Tiles - PRETENDING 2 RUN
So for those of us who have followed this band since inception (that incredibly refreshing self-titled debut that took the prog world by surprise with its wit, catchiness and technical brilliance circa 1994), Pretending 2 Run will in essence be like the return of a welcome long-lost friend. After all, it has been 8 years since the Detroit prog rockers last released new studio material. And where Fly Paper (2008) was somewhat of a return to the early styles and sounds – and also marked the return of original drummer Mark Evans - P2R takes things to the next level covering familiar ground whilst simultaneously branching out into whole other realms of progressiveness. In doing so they've crafted an album that paradoxically sounds less like their influences (the Rush comparisons have long plagued them, unfairly in my opinion) and more of an original Tiles vibe … augmented to the max! Given the span of its 2 discs/96 minutes, there is plenty of time for experimentation and conceptual development, but no shortage of spectacular instrumental performance and vocal diversity. And by employing the help of numerous other musicians (Mike and Max Portnoy, Adam Holzman, Colin Edwin and Matthew Parmenter (violin), and Mike Stern to name a few) they've certainly delivered their most dynamic recording to date.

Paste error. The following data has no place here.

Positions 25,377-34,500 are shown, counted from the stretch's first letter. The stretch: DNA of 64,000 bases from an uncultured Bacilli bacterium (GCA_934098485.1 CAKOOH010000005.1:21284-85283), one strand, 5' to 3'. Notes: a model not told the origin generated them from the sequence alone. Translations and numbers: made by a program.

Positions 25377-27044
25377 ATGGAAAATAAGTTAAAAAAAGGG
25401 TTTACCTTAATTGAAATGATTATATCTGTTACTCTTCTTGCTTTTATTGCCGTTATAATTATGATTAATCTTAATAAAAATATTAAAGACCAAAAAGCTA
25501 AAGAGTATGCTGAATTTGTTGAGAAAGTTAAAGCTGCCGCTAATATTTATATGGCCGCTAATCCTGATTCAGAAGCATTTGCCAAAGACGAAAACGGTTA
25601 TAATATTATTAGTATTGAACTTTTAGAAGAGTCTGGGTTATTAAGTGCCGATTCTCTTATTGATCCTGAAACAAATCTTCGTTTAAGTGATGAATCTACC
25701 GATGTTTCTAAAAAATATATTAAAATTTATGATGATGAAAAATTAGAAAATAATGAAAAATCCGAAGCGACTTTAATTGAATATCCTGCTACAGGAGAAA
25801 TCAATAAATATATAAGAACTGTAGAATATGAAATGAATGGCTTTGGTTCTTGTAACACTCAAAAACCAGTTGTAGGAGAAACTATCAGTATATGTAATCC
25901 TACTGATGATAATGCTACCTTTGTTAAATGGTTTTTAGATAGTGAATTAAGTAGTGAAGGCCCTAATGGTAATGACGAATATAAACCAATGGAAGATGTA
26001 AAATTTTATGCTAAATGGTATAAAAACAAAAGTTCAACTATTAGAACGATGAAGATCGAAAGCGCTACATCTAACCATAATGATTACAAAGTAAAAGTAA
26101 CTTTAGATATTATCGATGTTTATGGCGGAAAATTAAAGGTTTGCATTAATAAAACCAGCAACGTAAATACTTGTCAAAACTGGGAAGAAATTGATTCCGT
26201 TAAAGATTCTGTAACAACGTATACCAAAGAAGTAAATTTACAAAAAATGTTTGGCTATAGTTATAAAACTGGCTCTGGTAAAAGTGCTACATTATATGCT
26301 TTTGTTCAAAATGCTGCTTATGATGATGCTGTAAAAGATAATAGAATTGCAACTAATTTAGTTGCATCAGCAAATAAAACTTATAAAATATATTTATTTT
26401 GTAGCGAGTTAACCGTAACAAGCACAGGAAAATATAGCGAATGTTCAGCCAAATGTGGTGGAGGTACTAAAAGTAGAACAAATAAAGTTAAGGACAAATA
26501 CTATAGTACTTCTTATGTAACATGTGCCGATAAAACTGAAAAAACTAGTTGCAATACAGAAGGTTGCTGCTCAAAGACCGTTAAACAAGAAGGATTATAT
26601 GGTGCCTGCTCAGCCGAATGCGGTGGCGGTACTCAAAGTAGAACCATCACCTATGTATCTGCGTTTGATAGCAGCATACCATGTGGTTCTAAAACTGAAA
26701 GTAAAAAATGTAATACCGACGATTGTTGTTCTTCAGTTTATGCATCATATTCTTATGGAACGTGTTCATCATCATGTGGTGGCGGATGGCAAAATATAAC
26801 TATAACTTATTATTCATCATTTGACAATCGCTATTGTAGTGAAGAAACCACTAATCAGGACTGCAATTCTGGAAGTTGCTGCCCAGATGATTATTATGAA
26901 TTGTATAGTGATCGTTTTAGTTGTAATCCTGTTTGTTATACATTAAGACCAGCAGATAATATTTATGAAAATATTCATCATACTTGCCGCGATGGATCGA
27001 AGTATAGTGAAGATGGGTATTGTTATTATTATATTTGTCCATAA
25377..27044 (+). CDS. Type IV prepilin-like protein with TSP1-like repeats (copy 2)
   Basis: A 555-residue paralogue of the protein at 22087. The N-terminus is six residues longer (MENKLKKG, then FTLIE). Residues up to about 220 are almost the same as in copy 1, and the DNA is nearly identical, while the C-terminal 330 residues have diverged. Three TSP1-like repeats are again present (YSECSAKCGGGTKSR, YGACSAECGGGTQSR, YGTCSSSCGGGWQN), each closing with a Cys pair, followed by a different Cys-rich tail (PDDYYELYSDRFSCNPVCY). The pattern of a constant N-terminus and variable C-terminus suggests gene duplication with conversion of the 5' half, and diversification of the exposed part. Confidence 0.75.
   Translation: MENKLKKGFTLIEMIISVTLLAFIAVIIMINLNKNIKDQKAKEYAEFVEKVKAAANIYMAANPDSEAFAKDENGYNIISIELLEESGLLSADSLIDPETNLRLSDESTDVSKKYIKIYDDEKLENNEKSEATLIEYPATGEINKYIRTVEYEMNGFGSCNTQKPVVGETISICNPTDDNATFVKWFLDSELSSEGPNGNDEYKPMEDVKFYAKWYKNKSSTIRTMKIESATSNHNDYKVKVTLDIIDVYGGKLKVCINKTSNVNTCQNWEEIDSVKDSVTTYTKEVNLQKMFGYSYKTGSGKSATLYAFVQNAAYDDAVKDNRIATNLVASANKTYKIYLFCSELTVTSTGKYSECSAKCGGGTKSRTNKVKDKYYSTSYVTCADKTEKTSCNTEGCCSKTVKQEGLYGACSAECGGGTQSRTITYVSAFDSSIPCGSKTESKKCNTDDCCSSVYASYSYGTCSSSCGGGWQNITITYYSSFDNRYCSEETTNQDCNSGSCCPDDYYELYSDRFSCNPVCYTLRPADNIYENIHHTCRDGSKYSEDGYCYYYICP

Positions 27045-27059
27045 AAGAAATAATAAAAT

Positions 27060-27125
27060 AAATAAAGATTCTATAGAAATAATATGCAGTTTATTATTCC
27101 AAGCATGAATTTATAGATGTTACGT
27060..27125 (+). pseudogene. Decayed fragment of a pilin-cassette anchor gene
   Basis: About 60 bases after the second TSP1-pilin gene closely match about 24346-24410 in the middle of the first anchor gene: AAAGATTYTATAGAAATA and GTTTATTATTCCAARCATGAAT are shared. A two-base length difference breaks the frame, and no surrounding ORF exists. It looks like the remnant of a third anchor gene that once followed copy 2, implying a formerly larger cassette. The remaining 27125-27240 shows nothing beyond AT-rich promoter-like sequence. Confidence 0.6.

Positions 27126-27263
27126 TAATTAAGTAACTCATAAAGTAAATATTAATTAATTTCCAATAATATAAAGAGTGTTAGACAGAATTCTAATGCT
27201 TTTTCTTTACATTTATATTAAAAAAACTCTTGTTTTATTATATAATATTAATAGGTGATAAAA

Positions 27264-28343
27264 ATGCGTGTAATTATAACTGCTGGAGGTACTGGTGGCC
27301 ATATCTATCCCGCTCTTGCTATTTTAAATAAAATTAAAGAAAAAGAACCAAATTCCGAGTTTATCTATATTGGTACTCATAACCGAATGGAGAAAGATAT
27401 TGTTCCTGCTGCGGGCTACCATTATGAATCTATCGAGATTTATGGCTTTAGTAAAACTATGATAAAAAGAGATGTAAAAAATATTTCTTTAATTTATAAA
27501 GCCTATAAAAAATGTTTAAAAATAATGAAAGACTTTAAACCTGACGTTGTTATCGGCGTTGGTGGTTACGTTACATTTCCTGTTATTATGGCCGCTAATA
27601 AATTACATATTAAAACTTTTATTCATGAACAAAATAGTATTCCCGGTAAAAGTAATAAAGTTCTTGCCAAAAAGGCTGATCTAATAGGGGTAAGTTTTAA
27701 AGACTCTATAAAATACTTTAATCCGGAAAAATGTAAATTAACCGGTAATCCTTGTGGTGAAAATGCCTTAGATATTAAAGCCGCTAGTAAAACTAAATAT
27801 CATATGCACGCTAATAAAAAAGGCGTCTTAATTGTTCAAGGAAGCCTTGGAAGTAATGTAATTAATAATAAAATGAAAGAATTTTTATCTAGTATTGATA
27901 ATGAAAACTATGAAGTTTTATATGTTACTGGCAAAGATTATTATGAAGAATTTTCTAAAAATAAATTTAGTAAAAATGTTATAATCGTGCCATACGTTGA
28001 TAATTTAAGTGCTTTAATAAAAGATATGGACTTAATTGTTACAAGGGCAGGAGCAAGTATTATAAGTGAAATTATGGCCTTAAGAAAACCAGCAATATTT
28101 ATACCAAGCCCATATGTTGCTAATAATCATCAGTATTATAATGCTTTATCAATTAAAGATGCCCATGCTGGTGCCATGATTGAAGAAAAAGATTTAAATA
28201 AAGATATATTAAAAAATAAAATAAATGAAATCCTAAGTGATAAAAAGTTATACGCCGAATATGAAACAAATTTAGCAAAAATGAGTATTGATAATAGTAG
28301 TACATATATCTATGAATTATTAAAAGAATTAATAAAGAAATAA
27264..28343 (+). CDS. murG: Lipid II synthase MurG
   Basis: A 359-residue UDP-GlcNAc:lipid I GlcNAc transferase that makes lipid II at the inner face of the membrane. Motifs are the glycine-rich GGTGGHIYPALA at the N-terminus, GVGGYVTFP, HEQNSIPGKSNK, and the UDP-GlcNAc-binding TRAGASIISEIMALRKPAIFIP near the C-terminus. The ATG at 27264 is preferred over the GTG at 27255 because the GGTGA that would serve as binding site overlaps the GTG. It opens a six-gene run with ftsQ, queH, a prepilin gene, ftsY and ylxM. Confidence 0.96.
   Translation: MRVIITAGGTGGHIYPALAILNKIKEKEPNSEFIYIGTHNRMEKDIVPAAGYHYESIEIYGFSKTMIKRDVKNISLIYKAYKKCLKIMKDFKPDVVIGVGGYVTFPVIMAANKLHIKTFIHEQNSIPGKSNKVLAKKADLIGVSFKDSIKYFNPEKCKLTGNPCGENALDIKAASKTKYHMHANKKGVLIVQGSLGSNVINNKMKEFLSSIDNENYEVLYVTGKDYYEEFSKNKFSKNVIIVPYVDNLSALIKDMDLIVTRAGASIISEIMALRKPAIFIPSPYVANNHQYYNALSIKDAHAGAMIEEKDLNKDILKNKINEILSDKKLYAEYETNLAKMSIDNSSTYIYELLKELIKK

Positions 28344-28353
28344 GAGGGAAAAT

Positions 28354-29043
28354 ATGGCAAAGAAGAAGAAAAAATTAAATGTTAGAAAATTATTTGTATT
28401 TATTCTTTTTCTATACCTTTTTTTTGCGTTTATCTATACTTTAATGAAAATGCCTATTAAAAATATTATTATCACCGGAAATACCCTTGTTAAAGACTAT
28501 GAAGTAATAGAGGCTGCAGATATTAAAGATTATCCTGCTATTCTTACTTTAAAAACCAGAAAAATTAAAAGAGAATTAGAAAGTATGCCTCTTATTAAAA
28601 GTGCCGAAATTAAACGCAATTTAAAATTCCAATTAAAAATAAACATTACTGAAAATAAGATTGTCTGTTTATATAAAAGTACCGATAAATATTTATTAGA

It’s impossible to describe everything going on here. I’ve been listening to these songs for the better part of the past week, as well as revisiting the entire back catalog for the past 2 weeks, and while Presents of Mind (1999) has long been my favorite, these guys have been so consistently great that it is really hard to say P2R is their best – it’s just more diverse. Even the experimental Window Dressing (the album I’ve always found to be the most difficult to embrace because of the more repetitious nature of its songs and content) pales in comparison – these songs are so much more expansive. The electronic and keyboard elements do give this a more modern feel but the jazzy/fusion driven frenetic Tiles element remains at the core. Paul Rarick’s vocal performance is noteworthy. In the early days he always stretched his voice to almost awkward levels but as he has matured as a singer he never sounds strained – his vocals here are more multi-faceted, yet they retain that slightly nasal, clearly distinctive quality. Not surprisingly, the instrumentalists are phenomenal. Herin and Whittle don’t sound as if they’ve lost any of their touch. Mark Evans (drums) – who missed Presents of Mind and Window Dressing – rounds out the original line-up. His jazz/fusion influenced percussive style perfectly complements everything else going on here. He has a gift for adding a lot detailed expression to the “in-between” spaces without sounding overly self-indulgent. One listen through “Taken by Surprise” will convince the doubters – these guys have continued to hone their chops and lost nothing to time, perhaps thanks to the Off The Floor sessions.